Some of you may have heard through the grapevine that I was selected to represent the Smith School of Business-University of Maryland's Dingman Center for Entrepreneurship Delegation to China (Whew...what a mouthful).
Below is a writeup I composed (for the center) regarding my thoughts on the experience...
as well I have included an actual press release link and you-tube video link highlighting the trip...
The Communist China as we thought we knew it... is "dead".
Standing in Tiananmen Square, the site of the 1989 Student Protests, it was amazing to see the portrait of Mao Ze Dong hanging across the street of the entrance to Forbidden City, amongst a sea of people dressed in fashionable western attire from Armani or Gucci clothing to Dolce and Gabana HandBags. You might ask yourself how is this possible? The year was 1979 and Deng Xiaoping, then leader of the People's Republic of China famously quipped "...it is glorious to be rich", pursued a capitalist open-market policy to help initiate China's rise as an economic power-house and leader in the global market-place.
As a part-time MBA student, I was priveleged with the opportunity to represent the Smith School of Business's Dingman Center for Entrepreneurship to help assist with the annual China Business Plan Competition (at Beida University) and learn more about the cultural, trade, and intellectual partnerships between the United States and China. Our agenda was jam-packed with various business meetings and tours of companies in Beijing and Dalian. We met some of the top business leaders of China in Beijing from Bensom Tam of Fidelity Investures to Matthew Estes of BabyCare Co, as well met with Diplomat Conrad Wong, Intellectual Property Rights Attache, of the United States Government/Department of Commerce. Also we scored a very cool tour of the Lenovo Manufacturing facilities, unfortunately we were unable to receive a free laptop, but as a constellation prize we did see and hold an Olympic torch from the 2008 Summer Games.
One fascinating highlight of the trip was a visit to a "tech-focused" high-school where bright and eager teenager students from impoverished areas of China are able to receive an education in a specfic trade, helping them learn useful skills and pursue a career in job opportunities that would have otherwise been unavailable to them. Smith Alumnus and former Dell CEO, Kevin Rollins helped contribute to the students intellectual development by donating money and Dell PC's for their educational benefit.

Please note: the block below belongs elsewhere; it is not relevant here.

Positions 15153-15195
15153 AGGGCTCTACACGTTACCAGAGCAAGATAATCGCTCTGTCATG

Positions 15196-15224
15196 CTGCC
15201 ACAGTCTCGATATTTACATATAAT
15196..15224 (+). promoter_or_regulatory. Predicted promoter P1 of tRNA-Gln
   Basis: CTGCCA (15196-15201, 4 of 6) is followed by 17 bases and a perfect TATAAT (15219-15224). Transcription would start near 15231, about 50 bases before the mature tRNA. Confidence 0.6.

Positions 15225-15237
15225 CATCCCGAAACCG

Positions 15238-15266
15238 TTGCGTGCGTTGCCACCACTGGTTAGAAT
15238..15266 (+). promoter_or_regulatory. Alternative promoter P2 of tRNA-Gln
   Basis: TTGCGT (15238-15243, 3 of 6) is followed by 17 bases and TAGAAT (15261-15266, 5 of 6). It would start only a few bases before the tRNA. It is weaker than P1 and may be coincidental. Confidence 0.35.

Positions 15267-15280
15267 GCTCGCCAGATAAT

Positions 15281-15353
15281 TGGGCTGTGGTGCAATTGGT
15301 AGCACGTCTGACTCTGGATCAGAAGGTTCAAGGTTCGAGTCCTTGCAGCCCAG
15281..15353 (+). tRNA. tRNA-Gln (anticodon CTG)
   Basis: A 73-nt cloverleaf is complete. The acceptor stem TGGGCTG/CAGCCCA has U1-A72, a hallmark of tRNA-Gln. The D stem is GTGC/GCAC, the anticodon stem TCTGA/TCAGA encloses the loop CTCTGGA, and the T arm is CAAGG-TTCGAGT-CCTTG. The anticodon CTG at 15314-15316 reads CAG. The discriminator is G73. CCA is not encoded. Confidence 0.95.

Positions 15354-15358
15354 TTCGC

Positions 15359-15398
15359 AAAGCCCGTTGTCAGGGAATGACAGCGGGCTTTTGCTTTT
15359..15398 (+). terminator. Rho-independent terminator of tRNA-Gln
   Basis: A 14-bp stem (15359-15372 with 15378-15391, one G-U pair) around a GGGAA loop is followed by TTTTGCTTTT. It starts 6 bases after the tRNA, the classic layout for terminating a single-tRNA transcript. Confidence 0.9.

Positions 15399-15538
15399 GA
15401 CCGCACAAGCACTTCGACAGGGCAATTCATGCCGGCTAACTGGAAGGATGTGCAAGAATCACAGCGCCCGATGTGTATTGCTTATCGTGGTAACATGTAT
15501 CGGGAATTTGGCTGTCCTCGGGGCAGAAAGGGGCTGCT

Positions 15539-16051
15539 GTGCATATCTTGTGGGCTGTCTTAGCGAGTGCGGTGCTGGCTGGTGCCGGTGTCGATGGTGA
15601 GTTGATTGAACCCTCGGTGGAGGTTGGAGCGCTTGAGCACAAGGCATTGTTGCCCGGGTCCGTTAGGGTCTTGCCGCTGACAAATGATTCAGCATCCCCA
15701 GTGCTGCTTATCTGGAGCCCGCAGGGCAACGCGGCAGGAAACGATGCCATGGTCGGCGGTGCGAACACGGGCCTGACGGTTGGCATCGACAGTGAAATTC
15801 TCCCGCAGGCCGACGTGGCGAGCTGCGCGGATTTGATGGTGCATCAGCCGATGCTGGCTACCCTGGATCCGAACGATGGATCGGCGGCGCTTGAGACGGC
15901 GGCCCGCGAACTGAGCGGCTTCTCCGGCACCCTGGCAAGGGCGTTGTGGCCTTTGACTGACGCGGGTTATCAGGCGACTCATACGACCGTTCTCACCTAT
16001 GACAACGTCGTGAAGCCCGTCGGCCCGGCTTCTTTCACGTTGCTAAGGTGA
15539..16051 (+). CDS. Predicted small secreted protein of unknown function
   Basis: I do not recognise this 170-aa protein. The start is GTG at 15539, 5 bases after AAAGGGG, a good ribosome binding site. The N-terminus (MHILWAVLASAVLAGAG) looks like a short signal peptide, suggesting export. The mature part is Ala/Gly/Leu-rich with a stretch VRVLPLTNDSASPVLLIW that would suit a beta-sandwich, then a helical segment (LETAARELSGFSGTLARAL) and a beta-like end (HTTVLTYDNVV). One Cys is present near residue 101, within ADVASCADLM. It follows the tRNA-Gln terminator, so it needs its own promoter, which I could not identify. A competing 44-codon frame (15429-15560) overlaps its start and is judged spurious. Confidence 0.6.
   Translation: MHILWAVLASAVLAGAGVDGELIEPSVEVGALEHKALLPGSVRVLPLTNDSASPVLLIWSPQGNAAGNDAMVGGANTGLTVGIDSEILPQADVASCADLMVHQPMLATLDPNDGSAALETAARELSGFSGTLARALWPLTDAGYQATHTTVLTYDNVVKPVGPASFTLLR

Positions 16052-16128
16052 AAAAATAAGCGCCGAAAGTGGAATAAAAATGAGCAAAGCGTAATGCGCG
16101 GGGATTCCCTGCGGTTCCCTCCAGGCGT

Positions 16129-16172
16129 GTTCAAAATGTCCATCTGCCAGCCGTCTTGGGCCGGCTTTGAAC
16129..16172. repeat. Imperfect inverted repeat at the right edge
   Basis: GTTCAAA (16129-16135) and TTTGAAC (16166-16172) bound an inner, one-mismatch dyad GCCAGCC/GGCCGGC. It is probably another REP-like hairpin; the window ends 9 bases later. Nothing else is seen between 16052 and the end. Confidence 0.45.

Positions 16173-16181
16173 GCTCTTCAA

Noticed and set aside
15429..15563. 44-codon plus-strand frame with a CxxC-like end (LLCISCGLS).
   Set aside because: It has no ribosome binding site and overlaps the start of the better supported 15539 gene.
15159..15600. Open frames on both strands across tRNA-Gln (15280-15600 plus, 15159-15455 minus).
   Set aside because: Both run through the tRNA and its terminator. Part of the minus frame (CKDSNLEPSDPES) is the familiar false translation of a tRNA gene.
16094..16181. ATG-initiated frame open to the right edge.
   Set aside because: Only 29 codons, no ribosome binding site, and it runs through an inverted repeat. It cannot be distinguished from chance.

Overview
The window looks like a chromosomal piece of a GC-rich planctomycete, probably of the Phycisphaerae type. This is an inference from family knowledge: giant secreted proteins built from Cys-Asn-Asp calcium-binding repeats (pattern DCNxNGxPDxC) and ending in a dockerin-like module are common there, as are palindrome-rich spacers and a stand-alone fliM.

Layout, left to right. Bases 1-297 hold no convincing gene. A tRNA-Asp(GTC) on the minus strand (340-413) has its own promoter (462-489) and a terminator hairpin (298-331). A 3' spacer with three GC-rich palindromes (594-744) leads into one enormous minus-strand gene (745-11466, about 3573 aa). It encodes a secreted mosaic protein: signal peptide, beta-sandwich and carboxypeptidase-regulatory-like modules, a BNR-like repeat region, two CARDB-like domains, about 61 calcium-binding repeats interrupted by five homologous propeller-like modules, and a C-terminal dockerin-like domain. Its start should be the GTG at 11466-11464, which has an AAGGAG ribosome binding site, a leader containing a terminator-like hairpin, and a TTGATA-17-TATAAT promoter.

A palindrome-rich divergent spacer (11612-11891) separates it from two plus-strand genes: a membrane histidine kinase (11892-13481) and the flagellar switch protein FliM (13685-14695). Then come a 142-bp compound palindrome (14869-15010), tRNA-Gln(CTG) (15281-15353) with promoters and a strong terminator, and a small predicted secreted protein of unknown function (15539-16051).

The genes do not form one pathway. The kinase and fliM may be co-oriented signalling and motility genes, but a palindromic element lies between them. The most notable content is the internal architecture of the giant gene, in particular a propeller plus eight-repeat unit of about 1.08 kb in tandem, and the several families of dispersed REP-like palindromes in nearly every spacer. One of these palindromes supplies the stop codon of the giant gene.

During some of our down-time we were able to visit the Great Wall, the Bird's Nest and Water Cube Olympic venues, and utilize our bargaining skills at the Silk and Dirt Markets. The students were provided the opportunity to interact not only with each other but also with the Dingman Center Staff (Asher Epstein, Melissa Carrier, Sarah Moon), the Entrepreneurs in Residence (Paul Bowen, John Lapides, Neil Selvin, Tien Wong, and Steven Roth) and Associate Dean Bob Krapfel learning so much from their insights and experiences in both the academic and applied business worlds.
Although we had to be up bright and early each day, and generally not able to go to bed till midnight usually, the excitement and opportunity to learn more about international business and seeing first hand the transformational changes occuring to China was well worth lack of "shut-eye". I highly recommend Smith School of Business students to take advantage of this opportunity and be ready to immerse yourself in an intense week of business learning and cultural immersion for what will be an amazing experience.